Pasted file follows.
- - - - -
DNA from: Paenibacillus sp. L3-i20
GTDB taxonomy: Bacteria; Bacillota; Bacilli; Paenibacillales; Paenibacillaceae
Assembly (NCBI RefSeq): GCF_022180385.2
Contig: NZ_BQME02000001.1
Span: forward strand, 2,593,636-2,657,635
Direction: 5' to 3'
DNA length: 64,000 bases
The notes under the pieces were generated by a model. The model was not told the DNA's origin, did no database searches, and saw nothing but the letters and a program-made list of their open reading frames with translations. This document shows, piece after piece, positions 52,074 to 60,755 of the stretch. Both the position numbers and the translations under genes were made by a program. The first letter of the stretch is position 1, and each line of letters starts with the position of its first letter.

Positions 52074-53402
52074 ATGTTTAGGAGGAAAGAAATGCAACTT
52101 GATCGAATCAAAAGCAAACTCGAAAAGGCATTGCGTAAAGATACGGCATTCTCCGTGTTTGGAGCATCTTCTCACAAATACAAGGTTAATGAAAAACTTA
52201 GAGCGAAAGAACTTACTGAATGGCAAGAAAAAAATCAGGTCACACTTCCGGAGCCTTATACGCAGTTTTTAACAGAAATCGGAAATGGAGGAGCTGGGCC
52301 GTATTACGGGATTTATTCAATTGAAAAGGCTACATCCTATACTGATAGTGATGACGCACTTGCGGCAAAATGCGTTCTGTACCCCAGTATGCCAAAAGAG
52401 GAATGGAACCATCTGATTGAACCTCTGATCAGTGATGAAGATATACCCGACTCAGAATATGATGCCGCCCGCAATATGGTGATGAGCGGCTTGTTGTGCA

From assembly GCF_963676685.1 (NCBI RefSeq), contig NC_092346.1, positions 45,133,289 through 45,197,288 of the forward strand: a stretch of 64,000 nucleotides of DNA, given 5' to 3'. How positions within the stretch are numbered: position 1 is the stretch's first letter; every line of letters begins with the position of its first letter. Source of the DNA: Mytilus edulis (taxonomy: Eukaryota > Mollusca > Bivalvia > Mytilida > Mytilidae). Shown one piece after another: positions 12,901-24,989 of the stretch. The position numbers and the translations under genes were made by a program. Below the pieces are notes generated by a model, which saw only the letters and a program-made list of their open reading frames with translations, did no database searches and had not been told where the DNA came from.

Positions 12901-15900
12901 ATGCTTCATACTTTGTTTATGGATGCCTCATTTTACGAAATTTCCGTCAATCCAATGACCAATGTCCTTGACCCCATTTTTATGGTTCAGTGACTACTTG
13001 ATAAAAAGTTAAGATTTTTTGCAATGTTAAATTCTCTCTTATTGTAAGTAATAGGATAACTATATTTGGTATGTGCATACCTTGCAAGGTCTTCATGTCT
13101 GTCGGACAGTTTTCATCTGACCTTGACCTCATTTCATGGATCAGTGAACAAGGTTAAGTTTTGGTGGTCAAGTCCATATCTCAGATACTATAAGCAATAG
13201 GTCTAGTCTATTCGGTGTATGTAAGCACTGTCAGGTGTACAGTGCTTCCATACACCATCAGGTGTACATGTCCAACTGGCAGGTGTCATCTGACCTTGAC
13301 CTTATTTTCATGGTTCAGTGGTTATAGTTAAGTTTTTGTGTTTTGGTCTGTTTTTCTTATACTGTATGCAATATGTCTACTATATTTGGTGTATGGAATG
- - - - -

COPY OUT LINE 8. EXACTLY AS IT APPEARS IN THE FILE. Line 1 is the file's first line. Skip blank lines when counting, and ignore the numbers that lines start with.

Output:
The notes under the pieces were generated by a model. The model was not told the DNA's origin, did no database searches, and saw nothing but the letters and a program-made list of their open reading frames with translations. This document shows, piece after piece, positions 52,074 to 60,755 of the stretch. Both the position numbers and the translations under genes were made by a program. The first letter of the stretch is position 1, and each line of letters starts with the position of its first letter.